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FLM2017 How to Pay Down Debt Now and Prepare for Retirement

Are high debt and living expenses making it impossible to save for retirement? Economic Professor Jason Childs from the University of Regina admits that recent interest rate increases might tip some families over the edge who are unable to cover their debt. Minimum payments will increase with higher rates and debt will take longer to pay off. Saskatchewan consumer debt is the second highest in Canada, and sits at $24,462 per person. For Gen-Xers, competing financial obligations and high debt are cause for concern because it often means they are not able to prepare for retirement.

How to make retirement a priority while paying off debt

Since November is Financial Literacy Month, it’s a perfect time to get your financial goals front and center and focus on what’s most important. If debt management and retirement savings are your goals, here are some tips to accomplish both.

  1. Lean into your budget

A budget is essential to your financial success. Without it, you can’t predict upcoming expenses or plan ahead for your future. So, ruthlessly go over your budget to see where you can cut costs, even temporarily. Find compromises so you don’t feel too restricted. Use this life-pie diagram as a reference point.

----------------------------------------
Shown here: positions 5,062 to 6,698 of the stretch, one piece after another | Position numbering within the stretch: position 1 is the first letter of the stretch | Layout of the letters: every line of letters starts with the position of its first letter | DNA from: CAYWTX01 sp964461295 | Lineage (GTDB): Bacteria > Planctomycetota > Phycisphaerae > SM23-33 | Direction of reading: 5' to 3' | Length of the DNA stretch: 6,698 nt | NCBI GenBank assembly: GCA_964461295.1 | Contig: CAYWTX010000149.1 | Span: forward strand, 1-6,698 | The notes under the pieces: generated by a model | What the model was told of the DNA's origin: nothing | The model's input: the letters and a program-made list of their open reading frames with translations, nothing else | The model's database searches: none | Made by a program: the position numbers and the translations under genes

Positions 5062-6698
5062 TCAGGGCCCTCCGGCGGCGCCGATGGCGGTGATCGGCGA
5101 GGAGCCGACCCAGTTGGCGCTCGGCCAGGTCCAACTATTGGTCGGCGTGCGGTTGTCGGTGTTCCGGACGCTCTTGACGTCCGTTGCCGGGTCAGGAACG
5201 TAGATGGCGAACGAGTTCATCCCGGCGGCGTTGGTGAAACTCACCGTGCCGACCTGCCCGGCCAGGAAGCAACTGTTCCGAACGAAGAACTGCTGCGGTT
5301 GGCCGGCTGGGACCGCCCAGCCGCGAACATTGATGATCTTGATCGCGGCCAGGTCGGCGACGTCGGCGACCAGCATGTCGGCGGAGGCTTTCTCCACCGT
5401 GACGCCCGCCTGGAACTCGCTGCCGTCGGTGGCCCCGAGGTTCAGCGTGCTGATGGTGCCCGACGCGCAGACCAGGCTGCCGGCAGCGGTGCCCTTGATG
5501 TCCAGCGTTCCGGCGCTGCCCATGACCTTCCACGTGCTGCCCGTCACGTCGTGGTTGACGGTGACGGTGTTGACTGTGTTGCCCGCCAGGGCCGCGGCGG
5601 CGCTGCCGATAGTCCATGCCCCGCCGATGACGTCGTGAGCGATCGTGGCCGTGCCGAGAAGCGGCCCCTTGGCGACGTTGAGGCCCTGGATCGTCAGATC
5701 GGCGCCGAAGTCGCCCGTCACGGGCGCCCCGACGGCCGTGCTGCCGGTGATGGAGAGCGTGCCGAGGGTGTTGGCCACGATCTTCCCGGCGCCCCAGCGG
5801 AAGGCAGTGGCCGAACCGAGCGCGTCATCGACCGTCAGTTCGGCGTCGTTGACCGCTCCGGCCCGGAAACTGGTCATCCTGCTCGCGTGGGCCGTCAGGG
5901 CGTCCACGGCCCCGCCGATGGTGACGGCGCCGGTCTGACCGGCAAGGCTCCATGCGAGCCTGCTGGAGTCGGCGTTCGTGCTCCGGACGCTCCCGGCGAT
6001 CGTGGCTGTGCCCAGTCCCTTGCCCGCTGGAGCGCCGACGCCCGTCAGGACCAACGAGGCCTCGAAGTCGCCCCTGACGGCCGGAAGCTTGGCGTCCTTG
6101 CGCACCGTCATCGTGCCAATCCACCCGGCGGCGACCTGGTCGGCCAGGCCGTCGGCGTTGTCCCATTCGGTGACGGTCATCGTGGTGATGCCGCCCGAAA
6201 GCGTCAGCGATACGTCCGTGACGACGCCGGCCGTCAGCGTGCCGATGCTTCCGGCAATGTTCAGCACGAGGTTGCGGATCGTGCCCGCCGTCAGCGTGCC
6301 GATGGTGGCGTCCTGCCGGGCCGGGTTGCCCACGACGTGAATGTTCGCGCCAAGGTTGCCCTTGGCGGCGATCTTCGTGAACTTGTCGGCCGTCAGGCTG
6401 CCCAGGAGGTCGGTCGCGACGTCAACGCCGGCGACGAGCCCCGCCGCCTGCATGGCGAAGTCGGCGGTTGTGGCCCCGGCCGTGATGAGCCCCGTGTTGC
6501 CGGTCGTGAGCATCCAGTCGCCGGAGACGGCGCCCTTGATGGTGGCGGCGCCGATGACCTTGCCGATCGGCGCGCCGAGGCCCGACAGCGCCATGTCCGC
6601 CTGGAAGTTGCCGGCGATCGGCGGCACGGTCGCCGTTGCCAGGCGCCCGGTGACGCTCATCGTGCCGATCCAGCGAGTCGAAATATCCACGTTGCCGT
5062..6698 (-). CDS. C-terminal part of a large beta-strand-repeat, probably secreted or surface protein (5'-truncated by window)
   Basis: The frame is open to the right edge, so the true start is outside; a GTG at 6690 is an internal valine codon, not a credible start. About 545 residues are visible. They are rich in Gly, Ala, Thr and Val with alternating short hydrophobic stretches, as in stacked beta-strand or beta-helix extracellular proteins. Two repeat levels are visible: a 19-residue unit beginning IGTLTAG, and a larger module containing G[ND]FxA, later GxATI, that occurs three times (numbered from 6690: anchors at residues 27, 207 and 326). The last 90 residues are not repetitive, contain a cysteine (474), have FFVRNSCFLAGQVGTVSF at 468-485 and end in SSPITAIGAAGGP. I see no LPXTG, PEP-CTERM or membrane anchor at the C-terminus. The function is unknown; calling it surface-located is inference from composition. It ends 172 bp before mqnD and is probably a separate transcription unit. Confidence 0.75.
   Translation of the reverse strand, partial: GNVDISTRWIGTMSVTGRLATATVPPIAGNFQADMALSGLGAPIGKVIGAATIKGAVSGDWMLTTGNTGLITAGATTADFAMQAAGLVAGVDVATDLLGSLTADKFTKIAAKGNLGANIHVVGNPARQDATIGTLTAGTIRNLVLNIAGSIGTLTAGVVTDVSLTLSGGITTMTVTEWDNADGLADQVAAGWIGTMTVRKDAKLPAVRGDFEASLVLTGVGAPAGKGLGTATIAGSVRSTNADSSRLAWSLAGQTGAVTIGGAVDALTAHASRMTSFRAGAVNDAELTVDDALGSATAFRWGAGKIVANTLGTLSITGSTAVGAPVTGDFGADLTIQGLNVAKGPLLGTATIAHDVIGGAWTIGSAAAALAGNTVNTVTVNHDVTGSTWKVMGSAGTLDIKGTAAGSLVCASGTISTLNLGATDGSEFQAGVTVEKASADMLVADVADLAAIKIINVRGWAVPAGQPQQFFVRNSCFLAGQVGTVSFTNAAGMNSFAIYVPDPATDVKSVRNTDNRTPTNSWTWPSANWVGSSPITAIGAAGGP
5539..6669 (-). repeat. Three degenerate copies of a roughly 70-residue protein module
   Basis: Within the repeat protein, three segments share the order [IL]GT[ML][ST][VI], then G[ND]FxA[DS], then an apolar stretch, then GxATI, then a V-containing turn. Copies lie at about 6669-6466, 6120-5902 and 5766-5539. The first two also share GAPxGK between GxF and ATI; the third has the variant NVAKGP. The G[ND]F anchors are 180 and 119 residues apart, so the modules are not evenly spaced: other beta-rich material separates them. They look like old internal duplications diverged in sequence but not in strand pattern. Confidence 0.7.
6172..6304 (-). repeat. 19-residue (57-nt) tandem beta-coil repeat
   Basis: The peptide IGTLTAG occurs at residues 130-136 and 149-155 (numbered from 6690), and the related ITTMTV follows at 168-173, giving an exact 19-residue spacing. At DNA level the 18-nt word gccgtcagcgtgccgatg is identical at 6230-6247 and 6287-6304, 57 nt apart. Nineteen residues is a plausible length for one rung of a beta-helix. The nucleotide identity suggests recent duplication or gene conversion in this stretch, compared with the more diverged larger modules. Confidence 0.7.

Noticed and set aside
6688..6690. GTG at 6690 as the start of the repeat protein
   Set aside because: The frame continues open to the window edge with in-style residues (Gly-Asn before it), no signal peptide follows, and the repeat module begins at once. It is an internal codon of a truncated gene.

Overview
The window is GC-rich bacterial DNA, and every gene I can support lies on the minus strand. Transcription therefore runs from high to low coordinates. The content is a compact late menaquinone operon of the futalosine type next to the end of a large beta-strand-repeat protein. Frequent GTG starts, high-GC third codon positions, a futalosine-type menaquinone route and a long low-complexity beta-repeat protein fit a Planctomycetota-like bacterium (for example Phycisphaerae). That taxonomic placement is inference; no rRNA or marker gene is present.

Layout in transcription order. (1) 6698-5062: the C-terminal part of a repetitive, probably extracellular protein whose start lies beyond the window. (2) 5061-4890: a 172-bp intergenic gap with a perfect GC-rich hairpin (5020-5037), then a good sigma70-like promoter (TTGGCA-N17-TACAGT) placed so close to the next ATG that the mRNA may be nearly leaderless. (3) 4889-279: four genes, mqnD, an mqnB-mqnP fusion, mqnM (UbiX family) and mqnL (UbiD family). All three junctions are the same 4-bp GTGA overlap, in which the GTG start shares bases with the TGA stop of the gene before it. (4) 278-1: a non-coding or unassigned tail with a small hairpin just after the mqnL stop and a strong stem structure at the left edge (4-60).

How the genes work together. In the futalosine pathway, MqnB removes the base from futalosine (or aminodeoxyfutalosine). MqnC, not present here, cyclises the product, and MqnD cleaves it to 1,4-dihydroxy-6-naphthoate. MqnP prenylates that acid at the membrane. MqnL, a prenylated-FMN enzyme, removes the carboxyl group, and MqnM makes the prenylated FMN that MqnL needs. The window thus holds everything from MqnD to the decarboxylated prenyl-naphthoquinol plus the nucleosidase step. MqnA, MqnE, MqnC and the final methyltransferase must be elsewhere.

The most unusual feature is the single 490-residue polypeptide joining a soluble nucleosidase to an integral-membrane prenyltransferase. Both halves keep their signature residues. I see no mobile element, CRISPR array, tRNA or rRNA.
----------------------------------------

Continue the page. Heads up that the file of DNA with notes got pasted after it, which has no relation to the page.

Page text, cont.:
1. Deal with existing debt

Find debt relief by going over your debt options with a debt professional such as a Licensed Insolvency Trustee (LIT). You might be able to consolidate your debt balances to free up cash, or for unmanageable debt. A consumer proposal may also be a good option depending on your situation. Either way, freeing up cash through debt management will allow you more room to grow a retirement fund. Compare your debt options here.

  1. Set financial goals for yourself

Paying down debt is a goal that requires planning and dedication. Set SMART financial goals that keep you on track and allow you to see your progress. For saving, financial blogger Rubina Ahmed-Haq recommends building an emergency savings fund and putting away 15 per cent of your take home pay until you have 3 months living costs in reserves. From there, you can start adding more to your retirement fund. Learn how much you’ll need to retire and plot the course to make it happen. Use this calculator for reference.

Want to learn more about saving for retirement and paying down debt? Follow Rubina on her Twitter account @AlwaysSaveMoney or join us for more money talk via Twitter #DebtSolutions #FLM2017 #LITsCanHelp

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